Director: Mario Bava
Kino Lorber

Although Italian horror maestro Mario Bava had directed several westerns in the 1960s, the films had mainly gone ignored and not met with much critical acclaim. Bava's talents were better given to gothic tales and muscleman fantasies, but he did one final western with ROY COLT & WINCHESTER JACK. Obviously inspired by Sergio Leone's Clint Eastwood movies and George Roy Hill's then-recent smash BUTCH CASSIDY AND THE SUNDANCE KID, ROY COLT & WINCHESTER JACK is passable entertainment but definitely not Bava at his best.

Scripted by Mario Di Nardo, the same writer on Bava's underrated giallo FIVE DOLLS FOR AN AUGUST MOON, the story involves two outlaws: blonde Winchester Jack (the cleverly named Charles Southwood, who was born Charles Allen) and dark-haired Roy Colt (Brett Halsey, also seen in Bava's FOUR TIMES THAT NIGHT). Always getting into fights with his pal, Roy Colt leaves the posse in search of a more honest life, and ends up being a town Sheriff and entrusted with the map of an Indian treasure. Other interested parties include a beautiful Native American prostitute (Marilù Tolo, KISS THE GIRLS AND MAKE THEM DIE) who is saved from a murder rap and becomes romantically involved with both Roy and Winchester, and an amusing villainous character named "The Reverend" (Teodoro Corrà, MEAN FRANK AND CRAZY TONY) and his corrupt gang of bandits.

With ROY COLT & WINCHESTER JACK, Bava goes for satire but the two American leads don't have the charm of Franco Nero or Tomas Milian to pull it off, and having their voices dubbed by Italian actors doesn't help much either. There is some fun slapstick, including a character being thrown across a brothel room and an old cripple having his crutches shot down by a gunslinger with Tourette’s. Marilù Tolo is charming as the Indian girl always extorting men for money, but her native getup and Italian looks make her resemble Cher during her 1970s variety series days. Not many of the director's trademark touches are on display here, but there are some clever matte shots blended with scenic beaches, and a shot of the sun shining through the eye socket of a skull is classic Bava. Southwood also used that Clintish moniker to appear in a number of other spaghetti westerns including THREE SILVER DOLLARS, CALL ME HALLELUJAH and I AM SARTANA, TRADE YOUR GUNS FOR A COFFIN. The film was not released theatrically in the U.S. until late 1975 (by Libert Films International), at a time when the Italian western cycle was pretty much dead in the water.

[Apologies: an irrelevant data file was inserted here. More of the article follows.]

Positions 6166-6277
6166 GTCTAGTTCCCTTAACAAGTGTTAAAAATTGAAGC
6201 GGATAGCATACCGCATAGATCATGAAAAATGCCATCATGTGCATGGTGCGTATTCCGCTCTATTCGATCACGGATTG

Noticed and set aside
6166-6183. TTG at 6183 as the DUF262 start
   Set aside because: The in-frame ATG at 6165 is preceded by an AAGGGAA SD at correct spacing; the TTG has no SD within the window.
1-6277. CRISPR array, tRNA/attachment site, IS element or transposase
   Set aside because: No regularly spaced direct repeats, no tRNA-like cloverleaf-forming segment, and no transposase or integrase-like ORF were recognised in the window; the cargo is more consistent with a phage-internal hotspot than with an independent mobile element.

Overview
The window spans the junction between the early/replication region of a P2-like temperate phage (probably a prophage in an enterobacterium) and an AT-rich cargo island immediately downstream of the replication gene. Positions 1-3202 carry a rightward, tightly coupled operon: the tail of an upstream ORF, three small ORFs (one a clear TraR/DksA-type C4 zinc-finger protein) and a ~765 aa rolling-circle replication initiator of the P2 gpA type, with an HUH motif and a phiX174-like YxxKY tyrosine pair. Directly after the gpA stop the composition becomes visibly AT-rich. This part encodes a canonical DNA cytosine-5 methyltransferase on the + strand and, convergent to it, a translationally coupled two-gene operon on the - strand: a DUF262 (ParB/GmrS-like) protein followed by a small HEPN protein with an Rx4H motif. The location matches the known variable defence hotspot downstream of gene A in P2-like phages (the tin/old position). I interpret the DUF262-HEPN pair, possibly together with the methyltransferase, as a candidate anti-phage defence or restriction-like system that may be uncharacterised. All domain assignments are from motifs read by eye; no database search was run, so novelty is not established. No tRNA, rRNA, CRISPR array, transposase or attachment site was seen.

First released on DVD in the U.S. in 2001 through Image Entertainment and then in 2007 through Starz Home Entertainment/Anchor Bay, Kino Lorber is now giving new life to ROY COLT & WINCHESTER JACK as the latest Blu-ray installment of their "The Mario Bava Collection." The film is presented in 1080p HD in its original 1.85:1 aspect ratio. The transfer on the 2K restoration here looks quite nice, though perhaps not as pristine as some of the other titles in the series. The original 35mm negative source is mostly free of significant blemishes and the colors are nicely saturated, though Bava's usual palette of color schemes are not best represented with this title. Grain is healthy and filmic throughout the presentation, with detail and black levels also being satisfactory. An Italian language track (with optional English subtitles) is included in LPCM 2.0, and unlike the previous DVD releases, an English track is included, well a “partial” English track. If you play the film with the “partial” LPCM 2.0 English language track, the audio doesn’t kick in until Chapter 5 (37:24) and cuts out around the 1:16:37 mark, about nine minutes before the movie ends. Both tracks may not have great dynamic range, but sound fine, with the jovial score by Piero Umiliani coming through nicely even if the film’s original mix is rather flat.

Tim Lucas, author of Mario Bava: All the Colors of the Dark, is on for a new audio commentary, as he starts by admitting it’s not one Bava’s more popular films and gives info about the opening English-language pop song and the musicians behind it. As less is known about this film than most of Bava’s other ventures (we learn that Bava actually hated Westerns and was purposely lampooning Sergio Leone here), it’s nice to have Lucas here filling the cracks, and he manages to cover everything about it as he legitimizes its place in Italian Western cinema, something he does eloquently. Lucas also mentions how the English language track was thought to be lost, with the discovered portion of it recently found by producer Alfred Leone. The other extra on the disc are the original “intermission” cards (35 seconds) for when the film played in Italian cinemas. (George R. Reis)